I find patterns among the threads which have been woven together to create my identity, shape my perspective, and inform my art. I find them and I lay them bare, showing that one aspect runs into another. The soil which gently envelops and nourishes the bulb of a flower-to-be is not so different from the hand-rolled wrapper of a dumpling as it cradles a heart of meats and vegetables. I relate seemingly disparate images from my everyday life—hair, bulbs, and dumplings to name a few—to demonstrate the importance of connections in a narrative otherwise defined by uprooting and resettlement. I find it valuable to identify the foundations of my current focus in my previous work. Each piece becomes a marker in my evolution as an artist, creating a timeline of refinement and growth. Sometimes, this is limiting because it discourages exploration and experimentation, but it maintains cohesiveness throughout my body of work. Decisions such as composition and subject are determined by the pursuit of visual appeal. I take pride in the level of craft present in my work and consider it one of the most fundamental aspects of my process.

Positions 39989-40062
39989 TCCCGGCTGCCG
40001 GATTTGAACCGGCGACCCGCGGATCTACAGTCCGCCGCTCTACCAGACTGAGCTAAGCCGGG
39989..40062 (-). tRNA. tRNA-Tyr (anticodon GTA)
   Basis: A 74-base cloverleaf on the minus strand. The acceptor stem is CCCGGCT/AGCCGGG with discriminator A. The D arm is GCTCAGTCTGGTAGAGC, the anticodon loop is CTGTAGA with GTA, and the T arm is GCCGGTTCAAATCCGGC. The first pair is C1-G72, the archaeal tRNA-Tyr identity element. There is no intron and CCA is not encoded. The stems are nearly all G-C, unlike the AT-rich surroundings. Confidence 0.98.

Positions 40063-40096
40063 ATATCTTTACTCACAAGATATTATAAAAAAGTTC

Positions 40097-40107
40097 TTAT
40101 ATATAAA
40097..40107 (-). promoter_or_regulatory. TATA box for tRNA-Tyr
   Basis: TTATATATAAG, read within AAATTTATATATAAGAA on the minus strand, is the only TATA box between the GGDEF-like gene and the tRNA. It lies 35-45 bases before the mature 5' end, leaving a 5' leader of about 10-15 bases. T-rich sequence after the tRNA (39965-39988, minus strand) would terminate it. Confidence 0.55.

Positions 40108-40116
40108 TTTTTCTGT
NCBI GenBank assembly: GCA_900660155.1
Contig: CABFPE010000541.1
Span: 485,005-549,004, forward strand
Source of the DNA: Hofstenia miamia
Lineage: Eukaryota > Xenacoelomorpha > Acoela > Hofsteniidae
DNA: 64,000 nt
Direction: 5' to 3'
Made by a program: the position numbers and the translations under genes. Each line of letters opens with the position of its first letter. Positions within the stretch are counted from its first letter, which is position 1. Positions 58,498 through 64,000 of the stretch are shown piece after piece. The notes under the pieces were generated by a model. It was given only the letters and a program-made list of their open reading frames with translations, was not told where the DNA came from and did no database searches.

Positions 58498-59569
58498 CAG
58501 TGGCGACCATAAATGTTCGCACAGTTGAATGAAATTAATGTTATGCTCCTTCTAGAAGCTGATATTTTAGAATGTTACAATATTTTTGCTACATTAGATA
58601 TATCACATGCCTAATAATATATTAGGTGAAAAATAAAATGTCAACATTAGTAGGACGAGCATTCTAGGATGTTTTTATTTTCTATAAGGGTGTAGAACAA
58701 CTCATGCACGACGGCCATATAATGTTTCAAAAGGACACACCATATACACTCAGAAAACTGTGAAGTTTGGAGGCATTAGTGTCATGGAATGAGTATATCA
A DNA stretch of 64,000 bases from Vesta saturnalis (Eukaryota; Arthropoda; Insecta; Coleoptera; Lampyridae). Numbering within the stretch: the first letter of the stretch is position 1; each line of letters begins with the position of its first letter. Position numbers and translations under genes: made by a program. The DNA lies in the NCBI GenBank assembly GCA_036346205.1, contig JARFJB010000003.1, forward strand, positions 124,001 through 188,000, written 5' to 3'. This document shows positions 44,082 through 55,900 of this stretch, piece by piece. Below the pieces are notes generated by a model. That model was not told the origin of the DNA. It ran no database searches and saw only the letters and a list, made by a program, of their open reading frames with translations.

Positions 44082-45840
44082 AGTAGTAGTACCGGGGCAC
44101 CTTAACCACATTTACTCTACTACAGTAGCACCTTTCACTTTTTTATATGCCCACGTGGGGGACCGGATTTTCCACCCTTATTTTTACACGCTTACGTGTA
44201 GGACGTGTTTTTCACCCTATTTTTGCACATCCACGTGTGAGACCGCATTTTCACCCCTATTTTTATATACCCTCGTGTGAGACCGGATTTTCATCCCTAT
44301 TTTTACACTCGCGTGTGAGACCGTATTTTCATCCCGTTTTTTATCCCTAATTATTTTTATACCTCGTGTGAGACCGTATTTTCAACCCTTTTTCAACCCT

My work is based in observation and realism, often stemming from a photograph for reference. There’s a fluidity in figures and the natural growth of plants that is difficult to fabricate, and I hope to capture these gentle motions through ink. My subjects are defined by their flowing lines and rhythmic hatches as I attempt to mold amorphous concepts into a structured visual. I choose to limit color in my work because ink alone is straightforward, clear and unambiguous. I want to emphasize the weight of lines, the movement of arches and curves, the individual strokes of my pen rather than an overwhelming array of colors. The nature of ink demands that I be deliberate, but it provides a sense of permanence for subjects which may seem otherwise transient.